PECS stops speech developing and PECS is only for kids are probably the two most frequently heard myths and misconceptions about PECS. Quite often they arise from a lack of information or from a mis-informed colleague, we’ve heard them all! In this blog we set the record straight about the myths and misconceptions that we commonly hear.

adult using the Picture Exchange Communication System PECSPECS IS ONLY FOR CHILDREN

A very common misconception over who uses or can use PECS is about age. Many think that PECS is only used by young children – this myth is very easy to believe, despite being untrue. Just as the PECS user community encompasses people with a wide range of diagnoses, it also encompasses a wide range of ages, from very young children to adults. In fact, in the nearly 30 years since its development, PECS has been implemented globally with individuals ranging from 14 months to 85 years old! Some communication difficulties are acquired later in life, for example a stroke or traumatic brain injury. We have worked with many adults who are using PECS for the first time because of an acquired communication difficulty.


As the PECS protocol was conceived at an autism intervention program this myth is easy to believe, which is probably why it remains so prevalent. The truth is, PECS is for anyone with a communication difficulty no matter what diagnosis that individual may have. We ask ourselves four questions to see if a person can benefit from PECS:

t to determine if your learner is a candidate for PECS

  • Do they have functional communication skills?
  • Do they initiate communication?
  • Are they understood by those they are communicating with?
  • Do they have age-appropriate vocabulary?

From Autism and Alzheimer’s to developmental delay and Down Syndrome, no one should be put off from implementing or using PECS because they think it’s only for people with autism; PECS can be used by anyone who may benefit from it, regardless of their diagnosis or lack thereof.


Whilst symbols are probably the first thing that pops into your mind when you hear PECS, they barely scratch the surface of what PECS really is. Incorporating the principles of both Applied Behaviour Analysis and Skinner’s ‘Verbal Behaviour’, PECS is a specific protocol developed with the goal of teaching functional communication skills in order for learners to expressively communicate. Many people refer to visual schedules, now & next or choice boards as PECS but they are not PECS; they are visual support.

three women with fingers to their lipsPECS IS ONLY FOR PEOPLE WHO DON’T SPEAK AT ALL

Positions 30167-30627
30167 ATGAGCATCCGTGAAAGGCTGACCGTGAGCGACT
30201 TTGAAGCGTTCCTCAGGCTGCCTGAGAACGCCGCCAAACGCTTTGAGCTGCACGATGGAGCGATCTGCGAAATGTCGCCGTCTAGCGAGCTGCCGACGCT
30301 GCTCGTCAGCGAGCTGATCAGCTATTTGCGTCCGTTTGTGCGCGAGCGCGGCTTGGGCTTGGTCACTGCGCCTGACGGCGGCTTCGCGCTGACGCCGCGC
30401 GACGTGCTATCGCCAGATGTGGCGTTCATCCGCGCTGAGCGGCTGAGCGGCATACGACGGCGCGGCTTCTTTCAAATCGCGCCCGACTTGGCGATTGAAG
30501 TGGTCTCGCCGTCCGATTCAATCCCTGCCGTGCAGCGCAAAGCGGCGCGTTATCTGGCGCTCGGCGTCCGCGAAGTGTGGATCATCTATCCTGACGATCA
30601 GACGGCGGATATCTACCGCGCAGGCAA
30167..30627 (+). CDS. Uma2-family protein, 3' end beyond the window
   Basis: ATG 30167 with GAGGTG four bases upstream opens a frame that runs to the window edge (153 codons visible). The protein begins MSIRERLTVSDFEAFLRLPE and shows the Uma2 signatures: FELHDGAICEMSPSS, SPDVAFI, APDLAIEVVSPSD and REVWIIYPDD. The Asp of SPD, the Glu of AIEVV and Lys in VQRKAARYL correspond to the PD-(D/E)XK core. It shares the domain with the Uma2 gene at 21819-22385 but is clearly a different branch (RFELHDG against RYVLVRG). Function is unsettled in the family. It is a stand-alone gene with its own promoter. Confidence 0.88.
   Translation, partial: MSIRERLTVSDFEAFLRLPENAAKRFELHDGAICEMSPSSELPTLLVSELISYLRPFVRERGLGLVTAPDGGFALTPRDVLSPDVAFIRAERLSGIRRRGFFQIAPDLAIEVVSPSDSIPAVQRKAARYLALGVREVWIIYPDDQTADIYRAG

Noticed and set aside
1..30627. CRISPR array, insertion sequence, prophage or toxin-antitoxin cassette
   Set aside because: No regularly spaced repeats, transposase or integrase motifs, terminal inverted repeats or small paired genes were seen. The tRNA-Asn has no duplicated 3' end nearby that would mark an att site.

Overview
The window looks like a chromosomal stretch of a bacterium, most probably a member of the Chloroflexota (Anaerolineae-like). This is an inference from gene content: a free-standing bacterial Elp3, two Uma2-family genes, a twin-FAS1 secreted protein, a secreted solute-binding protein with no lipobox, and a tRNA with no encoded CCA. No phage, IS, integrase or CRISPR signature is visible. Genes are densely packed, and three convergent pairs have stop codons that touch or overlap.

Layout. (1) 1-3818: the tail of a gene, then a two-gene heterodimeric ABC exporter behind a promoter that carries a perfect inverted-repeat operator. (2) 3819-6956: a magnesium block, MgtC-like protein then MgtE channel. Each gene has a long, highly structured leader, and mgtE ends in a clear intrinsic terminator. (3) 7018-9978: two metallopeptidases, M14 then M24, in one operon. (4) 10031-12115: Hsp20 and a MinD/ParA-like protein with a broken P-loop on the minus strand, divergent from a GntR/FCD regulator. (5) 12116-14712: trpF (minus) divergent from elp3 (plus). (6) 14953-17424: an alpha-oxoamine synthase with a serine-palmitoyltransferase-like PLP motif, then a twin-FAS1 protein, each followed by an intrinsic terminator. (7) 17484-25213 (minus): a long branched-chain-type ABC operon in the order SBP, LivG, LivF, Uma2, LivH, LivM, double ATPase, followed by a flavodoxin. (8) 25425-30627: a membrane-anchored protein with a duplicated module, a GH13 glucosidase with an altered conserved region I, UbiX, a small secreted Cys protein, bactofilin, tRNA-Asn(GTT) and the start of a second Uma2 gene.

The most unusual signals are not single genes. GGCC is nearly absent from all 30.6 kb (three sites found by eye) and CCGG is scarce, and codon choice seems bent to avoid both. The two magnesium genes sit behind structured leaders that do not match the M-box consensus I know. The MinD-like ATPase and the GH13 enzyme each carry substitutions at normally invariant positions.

Whilst many who lack functional communication skills may be non-verbal/non-vocal, it’s important to remember that speech isn’t always equal to functional communication. For example, some learners with communication difficulties might speak to themselves, an inanimate object or to an empty room, however they do not understand the need to direct that speech towards another person. If a person lacks functional communication skills, they’re the perfect candidate for PECS, regardless of if they’re pre-verbal, non-verbal or have some speech already.


The end goal of PECS is for a user to develop functional communication skills and independence. Whilst it is always amazing when someone goes on to speech after PECS use, it’s just as amazing when someone learns to communicate effectively with the people in their life using only PECS. Both of these PECS users have reached the end goal of developing functional communication skills, just in different ways – and both deserve to have their achievements celebrated.

USING PECS MEANS YOU’RE GIVING UP ON SPEECHwaving a white flag giving up

Sometimes, parents may be alarmed by the prospect of their child learning to communicate with PECS, fearing that it stops speech developing. Whilst these fears are understandable, they just aren’t true: as with most AACs, research has demonstrated that speech development can be an outcome of PECS use.

As PECS is an Alternative and Augmentative Communication system, its role in a user’s life will fit somewhere along a sliding scale between functioning as an alternative form of communication (i.e replacing  speech completely – when speech has not yet developed or has been lost) or an augmentative form of communication (i.e supplementing speech), depending on their ability to communicate verbally.


If you’ve ever implemented PECS you’ll know that requesting is the first skill taught; after all, an individual’s ability to request and have their needs met is one of the most important skills for developing independence. However, it isn’t the only skill taught, PECS is a lot more than just requesting. After an individual has mastered requesting, they will then learn more complex skills, such as commenting, asking questions, expressing emotions and providing information on their day. PECS isn’t just about a person getting their needs met, it gives the user the ability to communicate socially too.

By Lucy Hotchkiss
© Pyramid Educational Consultants